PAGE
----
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It Only Took 45 Years for Saturday Night Live to Hire Its First Asian Cast Member

Also, Chloe Fineman!

Bowen Yang poses at Vulture Fest.

Saturday Night Live just announced some exciting additions to their new season’s cast.

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First up, in its 45th season, the show is finally adding its first cast member of full Asian descent, Bowen Yang. Yang, who cohosts the podcast Las Culturistas, was a writer on the show last season and he did make it onscreen playing Kim Jong-un opposite Sandra Oh, herself one of only a handful of Asian actors to ever host the show. Yang was hilarious but his appearance shown a spotlight on the lack of diversity in the cast.

Similarly, when Chris Pine hosted in 2017, they obviously had to do a Star Trek sketch. Since there was no Asian castmember to play Sulu, production designer Akira Yoshimura was brought in to play the role. This is actually a running joke–Yoshimura has been working on the show for so long that he also played Sulu in a 1976 sketch. While his reappearance might have been a funny in-joke, it was one born out of a real problem.

In 2016, they also tried to spin the lack of Asian castmembers as a joke, when the newly cast Melissa Villaseñor played news anchor Elaine Quijano in a presidential debate sketch. “I’m the new hispanic cast member and tonight I’ll be playing Asian moderator Elaine Quijano, because, baby steps,” she said.

Being the first cast member of Asian descent isn’t the only glass ceiling Yang is breaking–he’s also the first openly queer Asian person to appear on the show. There have only been (I believe) six people of Asian descent to ever host the show and none of them identify as LGBTQ+.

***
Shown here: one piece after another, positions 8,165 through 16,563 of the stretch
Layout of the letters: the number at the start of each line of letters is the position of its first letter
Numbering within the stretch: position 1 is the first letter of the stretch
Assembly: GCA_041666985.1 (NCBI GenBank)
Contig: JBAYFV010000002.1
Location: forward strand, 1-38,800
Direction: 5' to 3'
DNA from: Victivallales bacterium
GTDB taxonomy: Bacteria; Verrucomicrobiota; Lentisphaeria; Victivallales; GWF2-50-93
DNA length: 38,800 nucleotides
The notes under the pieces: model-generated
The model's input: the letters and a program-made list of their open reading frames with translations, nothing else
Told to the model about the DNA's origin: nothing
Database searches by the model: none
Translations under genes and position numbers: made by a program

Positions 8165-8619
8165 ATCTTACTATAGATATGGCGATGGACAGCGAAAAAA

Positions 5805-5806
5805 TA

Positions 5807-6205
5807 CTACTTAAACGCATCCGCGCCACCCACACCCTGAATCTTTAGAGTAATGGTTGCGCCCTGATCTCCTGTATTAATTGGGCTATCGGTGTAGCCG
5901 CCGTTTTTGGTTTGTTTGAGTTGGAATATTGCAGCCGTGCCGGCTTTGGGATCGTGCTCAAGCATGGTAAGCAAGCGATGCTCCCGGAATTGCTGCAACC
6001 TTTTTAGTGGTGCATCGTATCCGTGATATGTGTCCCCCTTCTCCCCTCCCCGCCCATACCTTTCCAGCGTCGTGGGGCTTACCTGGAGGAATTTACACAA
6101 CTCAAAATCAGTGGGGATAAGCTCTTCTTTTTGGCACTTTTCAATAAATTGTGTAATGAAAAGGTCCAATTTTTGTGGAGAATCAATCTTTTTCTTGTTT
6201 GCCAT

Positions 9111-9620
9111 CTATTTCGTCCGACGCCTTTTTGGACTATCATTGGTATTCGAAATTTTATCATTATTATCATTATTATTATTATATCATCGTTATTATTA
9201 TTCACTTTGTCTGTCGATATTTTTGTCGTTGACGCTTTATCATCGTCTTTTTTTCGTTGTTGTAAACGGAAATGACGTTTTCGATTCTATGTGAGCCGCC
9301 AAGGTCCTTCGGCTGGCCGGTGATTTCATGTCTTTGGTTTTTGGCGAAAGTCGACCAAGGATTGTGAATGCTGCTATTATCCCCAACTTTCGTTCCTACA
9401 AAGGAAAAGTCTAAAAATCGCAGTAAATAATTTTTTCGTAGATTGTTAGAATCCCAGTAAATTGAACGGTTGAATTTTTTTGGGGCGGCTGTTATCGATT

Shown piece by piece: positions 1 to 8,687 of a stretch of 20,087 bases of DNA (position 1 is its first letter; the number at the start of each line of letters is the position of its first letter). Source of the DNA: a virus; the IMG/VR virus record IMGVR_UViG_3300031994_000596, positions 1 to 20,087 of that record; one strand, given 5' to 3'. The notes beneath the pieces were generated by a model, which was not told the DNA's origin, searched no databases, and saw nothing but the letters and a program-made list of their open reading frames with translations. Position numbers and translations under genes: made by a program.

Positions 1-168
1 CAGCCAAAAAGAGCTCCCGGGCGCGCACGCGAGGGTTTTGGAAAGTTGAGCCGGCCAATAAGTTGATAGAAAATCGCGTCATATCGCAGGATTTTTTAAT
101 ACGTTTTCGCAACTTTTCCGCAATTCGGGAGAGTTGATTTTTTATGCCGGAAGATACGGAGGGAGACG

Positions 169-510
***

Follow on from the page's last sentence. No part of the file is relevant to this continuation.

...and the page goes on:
Also joining the cast is Chloe Fineman, who is an alum of The Groundlings and has a wildly popular Instagram account dedicated to her incredible skill with impressions.

She’s done Hannah Gadsby:


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HANNAH GADSBY: NANETTE directed by @shartyparty69

A post shared by Chloe Fineman (@chloeiscrazy) on

Marianne Williamson:


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@mariannewilliamson work in prog…

A post shared by Chloe Fineman (@chloeiscrazy) on

Tomi Lahren:

And Timothee Chalamet, just to name a few.


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TIMOTHEE CHALAMET work in prog … @tchalamet

A post shared by Chloe Fineman (@chloeiscrazy) on

And then finally, they’ve added Shane Gillis, who once said this about Louis C.K. after the accusations against him were made public:

“It’s not like stand-ups were looked at as great members of society before all this stuff happened,” Gillis said. “No, I don’t think anything is affected. What? Just because Louis got caught… No, that’s changed nothing. He’s still the best.”

Two out of three ain’t bad!

(image: Dia Dipasupil/Getty Images for Vulture Festival)
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Vivian Kane (she/her) is the Senior News Editor at The Mary Sue, where she's been writing about politics and entertainment (and all the ways in which the two overlap) since the dark days of late 2016. Born in San Francisco and radicalized in Los Angeles, she now lives in Kansas City, Missouri, where she gets to put her MFA to use covering the local theatre scene. She is the co-owner of The Pitch, Kansas City’s alt news and culture magazine, alongside her husband, Brock Wilbur, with whom she also shares many cats.